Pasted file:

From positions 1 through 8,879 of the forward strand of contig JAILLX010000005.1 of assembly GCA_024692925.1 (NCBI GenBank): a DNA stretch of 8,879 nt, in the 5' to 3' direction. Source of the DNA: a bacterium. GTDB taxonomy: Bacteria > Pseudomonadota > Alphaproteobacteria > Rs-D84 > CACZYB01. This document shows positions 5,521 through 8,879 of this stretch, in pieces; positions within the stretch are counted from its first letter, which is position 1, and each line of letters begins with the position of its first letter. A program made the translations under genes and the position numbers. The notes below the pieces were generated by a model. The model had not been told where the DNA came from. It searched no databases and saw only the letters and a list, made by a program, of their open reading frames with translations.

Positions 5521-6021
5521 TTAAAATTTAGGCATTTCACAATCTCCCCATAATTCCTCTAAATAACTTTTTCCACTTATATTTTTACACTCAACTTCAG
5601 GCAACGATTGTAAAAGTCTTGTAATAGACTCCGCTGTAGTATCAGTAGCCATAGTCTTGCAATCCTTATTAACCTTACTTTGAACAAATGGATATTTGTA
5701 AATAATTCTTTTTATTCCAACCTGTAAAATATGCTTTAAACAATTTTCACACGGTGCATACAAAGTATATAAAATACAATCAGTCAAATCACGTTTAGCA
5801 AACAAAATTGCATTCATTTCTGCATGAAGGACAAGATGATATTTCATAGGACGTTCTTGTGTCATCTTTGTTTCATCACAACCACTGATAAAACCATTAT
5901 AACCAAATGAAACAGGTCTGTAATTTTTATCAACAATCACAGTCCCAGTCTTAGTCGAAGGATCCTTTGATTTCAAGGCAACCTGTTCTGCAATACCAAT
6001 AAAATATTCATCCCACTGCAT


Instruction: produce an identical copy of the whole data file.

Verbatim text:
From positions 1 through 8,879 of the forward strand of contig JAILLX010000005.1 of assembly GCA_024692925.1 (NCBI GenBank): a DNA stretch of 8,879 nt, in the 5' to 3' direction. Source of the DNA: a bacterium. GTDB taxonomy: Bacteria > Pseudomonadota > Alphaproteobacteria > Rs-D84 > CACZYB01. This document shows positions 5,521 through 8,879 of this stretch, in pieces; positions within the stretch are counted from its first letter, which is position 1, and each line of letters begins with the position of its first letter. A program made the translations under genes and the position numbers. The notes below the pieces were generated by a model. The model had not been told where the DNA came from. It searched no databases and saw only the letters and a list, made by a program, of their open reading frames with translations.

Positions 5521-6021
5521 TTAAAATTTAGGCATTTCACAATCTCCCCATAATTCCTCTAAATAACTTTTTCCACTTATATTTTTACACTCAACTTCAG
5601 GCAACGATTGTAAAAGTCTTGTAATAGACTCCGCTGTAGTATCAGTAGCCATAGTCTTGCAATCCTTATTAACCTTACTTTGAACAAATGGATATTTGTA
5701 AATAATTCTTTTTATTCCAACCTGTAAAATATGCTTTAAACAATTTTCACACGGTGCATACAAAGTATATAAAATACAATCAGTCAAATCACGTTTAGCA
5801 AACAAAATTGCATTCATTTCTGCATGAAGGACAAGATGATATTTCATAGGACGTTCTTGTGTCATCTTTGTTTCATCACAACCACTGATAAAACCATTAT
5901 AACCAAATGAAACAGGTCTGTAATTTTTATCAACAATCACAGTCCCAGTCTTAGTCGAAGGATCCTTTGATTTCAAGGCAACCTGTTCTGCAATACCAAT
6001 AAAATATTCATCCCACTGCAT